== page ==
Rose of Winter

Camellias provide a splash of colour in the cemetery in the winter, being one of the few tree species that flower in the cold weather. Sometimes they are called ‘The rose of winter’ – which also provides the symbolism of their placement in cemeteries.

These are Camellia japonica, the name providing the clue they came from Japan, China, South Korea and Taiwan. In their home habitat, they grow in forests at altitudes of between 300 – 1,000m.

Shipments of these plants were known to have come to New Zealand in the years 1911-1919, and these specimens probably came from this source. Headstones in their vicinity confirm this time frame.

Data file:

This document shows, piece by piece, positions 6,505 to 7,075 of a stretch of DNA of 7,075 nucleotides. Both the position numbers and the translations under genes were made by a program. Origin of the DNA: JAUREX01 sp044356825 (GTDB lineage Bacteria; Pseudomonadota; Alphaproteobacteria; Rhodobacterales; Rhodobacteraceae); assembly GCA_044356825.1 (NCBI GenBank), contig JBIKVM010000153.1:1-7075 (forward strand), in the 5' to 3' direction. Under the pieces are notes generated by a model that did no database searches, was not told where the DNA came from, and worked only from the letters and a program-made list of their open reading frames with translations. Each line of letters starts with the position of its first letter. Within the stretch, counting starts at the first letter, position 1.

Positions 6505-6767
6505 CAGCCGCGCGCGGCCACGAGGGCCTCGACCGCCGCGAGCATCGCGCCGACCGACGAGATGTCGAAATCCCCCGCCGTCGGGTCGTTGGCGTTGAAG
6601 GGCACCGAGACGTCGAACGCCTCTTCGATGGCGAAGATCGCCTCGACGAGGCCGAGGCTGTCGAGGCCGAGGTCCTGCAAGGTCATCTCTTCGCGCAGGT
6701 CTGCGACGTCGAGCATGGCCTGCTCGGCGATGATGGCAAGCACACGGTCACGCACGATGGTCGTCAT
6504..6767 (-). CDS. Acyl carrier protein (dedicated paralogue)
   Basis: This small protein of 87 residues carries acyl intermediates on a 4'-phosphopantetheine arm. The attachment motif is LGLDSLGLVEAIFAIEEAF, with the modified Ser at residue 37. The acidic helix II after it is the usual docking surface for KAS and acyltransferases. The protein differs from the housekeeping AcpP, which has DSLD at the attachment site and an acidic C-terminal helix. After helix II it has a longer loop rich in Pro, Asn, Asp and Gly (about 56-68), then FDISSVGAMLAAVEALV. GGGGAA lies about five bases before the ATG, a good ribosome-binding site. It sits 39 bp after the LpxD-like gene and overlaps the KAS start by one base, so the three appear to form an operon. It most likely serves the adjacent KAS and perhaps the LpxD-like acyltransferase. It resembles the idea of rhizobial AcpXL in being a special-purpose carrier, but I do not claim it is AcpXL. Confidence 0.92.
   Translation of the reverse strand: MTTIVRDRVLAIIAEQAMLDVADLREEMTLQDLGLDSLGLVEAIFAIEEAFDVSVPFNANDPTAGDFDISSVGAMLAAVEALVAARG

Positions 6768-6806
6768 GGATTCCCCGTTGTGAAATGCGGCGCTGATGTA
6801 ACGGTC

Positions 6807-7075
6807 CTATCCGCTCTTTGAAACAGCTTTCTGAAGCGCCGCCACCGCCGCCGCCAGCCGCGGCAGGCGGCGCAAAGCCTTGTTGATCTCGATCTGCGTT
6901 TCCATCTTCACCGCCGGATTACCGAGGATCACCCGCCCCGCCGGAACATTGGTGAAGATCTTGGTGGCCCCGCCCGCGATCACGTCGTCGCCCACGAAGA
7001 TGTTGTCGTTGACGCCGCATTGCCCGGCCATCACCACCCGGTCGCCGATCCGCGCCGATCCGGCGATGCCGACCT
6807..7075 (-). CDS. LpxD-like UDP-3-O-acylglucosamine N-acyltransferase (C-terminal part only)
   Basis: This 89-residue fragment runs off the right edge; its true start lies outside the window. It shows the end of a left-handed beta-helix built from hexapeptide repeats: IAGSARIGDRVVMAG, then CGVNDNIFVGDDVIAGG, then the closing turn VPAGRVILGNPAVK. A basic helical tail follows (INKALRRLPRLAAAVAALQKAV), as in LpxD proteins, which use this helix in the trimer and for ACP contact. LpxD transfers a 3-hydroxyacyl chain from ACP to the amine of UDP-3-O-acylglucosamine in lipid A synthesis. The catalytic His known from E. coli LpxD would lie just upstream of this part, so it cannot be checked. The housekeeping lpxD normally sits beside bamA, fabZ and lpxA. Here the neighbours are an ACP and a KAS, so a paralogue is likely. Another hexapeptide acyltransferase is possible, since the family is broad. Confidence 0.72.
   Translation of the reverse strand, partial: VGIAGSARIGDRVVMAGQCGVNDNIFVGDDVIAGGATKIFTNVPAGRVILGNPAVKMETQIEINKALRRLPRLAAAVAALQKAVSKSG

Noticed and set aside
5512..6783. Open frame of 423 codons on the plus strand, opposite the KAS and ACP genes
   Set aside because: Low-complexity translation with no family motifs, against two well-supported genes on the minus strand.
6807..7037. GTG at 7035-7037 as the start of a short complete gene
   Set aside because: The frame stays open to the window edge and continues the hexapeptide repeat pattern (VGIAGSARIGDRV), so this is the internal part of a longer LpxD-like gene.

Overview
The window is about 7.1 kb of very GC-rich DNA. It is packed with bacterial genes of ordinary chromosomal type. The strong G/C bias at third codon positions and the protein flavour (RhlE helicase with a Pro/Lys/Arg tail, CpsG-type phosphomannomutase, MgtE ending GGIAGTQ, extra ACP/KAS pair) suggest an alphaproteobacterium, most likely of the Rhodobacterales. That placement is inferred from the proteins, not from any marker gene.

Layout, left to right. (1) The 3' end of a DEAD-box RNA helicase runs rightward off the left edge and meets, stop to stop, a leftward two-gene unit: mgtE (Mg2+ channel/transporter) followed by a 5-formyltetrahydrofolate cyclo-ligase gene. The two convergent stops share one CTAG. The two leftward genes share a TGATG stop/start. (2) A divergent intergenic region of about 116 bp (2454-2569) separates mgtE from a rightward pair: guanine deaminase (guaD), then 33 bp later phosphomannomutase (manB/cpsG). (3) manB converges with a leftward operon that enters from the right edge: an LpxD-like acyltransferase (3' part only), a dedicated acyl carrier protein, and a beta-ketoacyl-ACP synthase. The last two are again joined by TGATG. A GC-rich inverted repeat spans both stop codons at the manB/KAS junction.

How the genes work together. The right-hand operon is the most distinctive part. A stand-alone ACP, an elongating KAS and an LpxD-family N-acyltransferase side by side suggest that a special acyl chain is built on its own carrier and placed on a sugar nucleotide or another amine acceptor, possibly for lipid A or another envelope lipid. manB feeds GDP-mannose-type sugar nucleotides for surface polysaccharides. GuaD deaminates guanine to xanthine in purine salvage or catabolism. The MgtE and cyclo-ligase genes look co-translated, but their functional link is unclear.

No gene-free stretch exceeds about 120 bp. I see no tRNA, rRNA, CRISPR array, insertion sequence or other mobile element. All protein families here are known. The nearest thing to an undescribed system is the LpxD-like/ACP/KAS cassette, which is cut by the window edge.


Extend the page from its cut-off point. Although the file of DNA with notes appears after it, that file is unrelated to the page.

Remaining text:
Where you are

Grafton Bridge, Grafton, Auckland 1010, New Zealand
  • <p>This Camelia tree in the Anglican section is probably approaching 100 years of age.</p>
  • <p>Old Camellias are dotted around the cemetery and provide a spot of colour in the winter months.</p>
  • <p>Camellia in the Anglican area.</p>